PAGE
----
Hemp protein is a byproduct of the hemp seed oil production process. The journey from field to table generally involves four key steps.
Here’s how hemp protein powder is typically made:
1 - First, hemp farmers harvest the seeds and clean them.The seeds are then stored and cleaned a second time before the hulls are removed.
2 - The hemp hulls, or shells, are then cracked and mechanically separated from the hemp “hearts” inside.While the hulls are quite healthy, the hearts are much easier to consume without the hard outer shell.
3 - To make hemp protein powder, the oil is extracted from the seed, typically through a cold-pressing process, which involves a mechanical press. By cold pressing the seeds, the oil maintains its rich nutrition profile.
4 - During cold pressing, the seed solids create a “hemp cake” that is milled (ground) down into a flour-like, protein-packed powder and sifted into storage containers or packages.
If you’re looking for a less processed sourced of high-quality protein, hemp is the perfect option.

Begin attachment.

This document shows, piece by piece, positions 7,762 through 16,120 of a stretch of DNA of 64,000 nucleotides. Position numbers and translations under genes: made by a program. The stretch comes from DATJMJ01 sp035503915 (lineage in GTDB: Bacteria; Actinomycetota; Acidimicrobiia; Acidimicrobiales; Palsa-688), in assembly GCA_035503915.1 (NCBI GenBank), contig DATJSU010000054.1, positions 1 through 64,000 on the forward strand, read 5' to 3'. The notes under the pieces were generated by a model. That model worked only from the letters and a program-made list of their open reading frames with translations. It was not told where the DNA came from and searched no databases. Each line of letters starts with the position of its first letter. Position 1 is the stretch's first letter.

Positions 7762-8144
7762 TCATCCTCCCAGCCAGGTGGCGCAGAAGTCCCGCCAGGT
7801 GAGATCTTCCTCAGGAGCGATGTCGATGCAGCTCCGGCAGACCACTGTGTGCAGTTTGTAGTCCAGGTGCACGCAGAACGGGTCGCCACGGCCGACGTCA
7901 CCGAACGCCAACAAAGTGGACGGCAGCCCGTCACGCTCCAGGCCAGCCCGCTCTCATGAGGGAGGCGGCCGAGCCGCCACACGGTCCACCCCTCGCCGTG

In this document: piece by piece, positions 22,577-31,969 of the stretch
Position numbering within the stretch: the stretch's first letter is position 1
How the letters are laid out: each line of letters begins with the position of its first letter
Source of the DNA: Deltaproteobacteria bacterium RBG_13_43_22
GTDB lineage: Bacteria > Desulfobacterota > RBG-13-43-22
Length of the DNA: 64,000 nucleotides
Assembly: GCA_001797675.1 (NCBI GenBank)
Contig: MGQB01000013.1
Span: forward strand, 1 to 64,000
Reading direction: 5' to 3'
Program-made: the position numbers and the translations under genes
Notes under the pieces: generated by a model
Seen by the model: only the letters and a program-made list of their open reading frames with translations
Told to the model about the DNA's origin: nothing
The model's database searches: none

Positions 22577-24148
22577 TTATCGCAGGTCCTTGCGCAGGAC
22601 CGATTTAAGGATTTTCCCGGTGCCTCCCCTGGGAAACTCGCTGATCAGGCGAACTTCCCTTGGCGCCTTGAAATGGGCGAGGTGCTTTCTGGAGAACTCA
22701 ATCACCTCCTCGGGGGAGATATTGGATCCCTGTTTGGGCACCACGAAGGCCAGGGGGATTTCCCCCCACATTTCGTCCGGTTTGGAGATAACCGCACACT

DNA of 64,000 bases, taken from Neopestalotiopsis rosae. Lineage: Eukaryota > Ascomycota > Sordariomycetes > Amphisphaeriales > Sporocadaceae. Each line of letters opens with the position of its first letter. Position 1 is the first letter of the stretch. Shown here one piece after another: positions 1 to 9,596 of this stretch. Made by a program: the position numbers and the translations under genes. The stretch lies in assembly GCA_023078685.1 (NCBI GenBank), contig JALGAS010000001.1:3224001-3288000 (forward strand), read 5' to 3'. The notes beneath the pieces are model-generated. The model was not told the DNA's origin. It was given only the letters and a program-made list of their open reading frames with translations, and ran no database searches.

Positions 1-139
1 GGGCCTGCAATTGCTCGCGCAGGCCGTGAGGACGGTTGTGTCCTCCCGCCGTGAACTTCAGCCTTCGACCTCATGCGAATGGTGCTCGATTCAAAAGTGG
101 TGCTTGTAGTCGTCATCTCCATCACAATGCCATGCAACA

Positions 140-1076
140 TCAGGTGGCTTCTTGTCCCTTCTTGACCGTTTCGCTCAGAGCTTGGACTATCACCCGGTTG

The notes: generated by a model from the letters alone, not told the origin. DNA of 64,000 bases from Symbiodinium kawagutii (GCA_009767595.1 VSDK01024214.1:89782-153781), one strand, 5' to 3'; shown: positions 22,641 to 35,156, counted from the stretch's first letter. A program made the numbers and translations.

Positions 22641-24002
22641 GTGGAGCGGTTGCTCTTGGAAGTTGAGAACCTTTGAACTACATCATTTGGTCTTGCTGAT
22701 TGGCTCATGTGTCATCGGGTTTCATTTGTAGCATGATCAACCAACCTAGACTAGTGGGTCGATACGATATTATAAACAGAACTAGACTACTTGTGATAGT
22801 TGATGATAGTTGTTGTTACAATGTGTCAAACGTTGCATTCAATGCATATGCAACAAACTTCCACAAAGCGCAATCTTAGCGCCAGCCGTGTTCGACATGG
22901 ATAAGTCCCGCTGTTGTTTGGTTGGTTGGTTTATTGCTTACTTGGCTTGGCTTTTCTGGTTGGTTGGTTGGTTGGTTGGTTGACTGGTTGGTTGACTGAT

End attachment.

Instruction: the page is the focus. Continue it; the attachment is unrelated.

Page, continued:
Hemp seeds, or hearts, contain as much protein, per gram, as beef. Just 2-3 tablespoons of hemp contains around 11 grams of amino-packed protein. As mentioned previously, hemp seeds are technically nuts and taste the part.
Hemp seeds are digested quickly and contain more protein than both flax and chia seeds.
Hemp contains 20 amino acids, nine of which are essential. These amino acids are the building blocks of protein. Hemp seeds are one of only a few complete plant-based proteins, which includes peas, buckwheat, soybeans, amaranth, chia seeds, sprouted lentils, spirulina, and quinoa. And hemp protein powder has a similar amino acid profile to egg whites and soy. That’s not an easy feat for conventional vegan proteins.
Hemp has high levels of all amino acids, aside from lysine. It has an exceptionally high level of arginine, which helps regulate blood pressure and may reduce the risk of heart disease as well. The proportion of essential amino acids in hemp protein powder is considerably higher than that found in soy protein.
Hemp protein powder gives your body what it needs to build muscle, produce healthy hormones, and spur recovery, all in an easily digested form.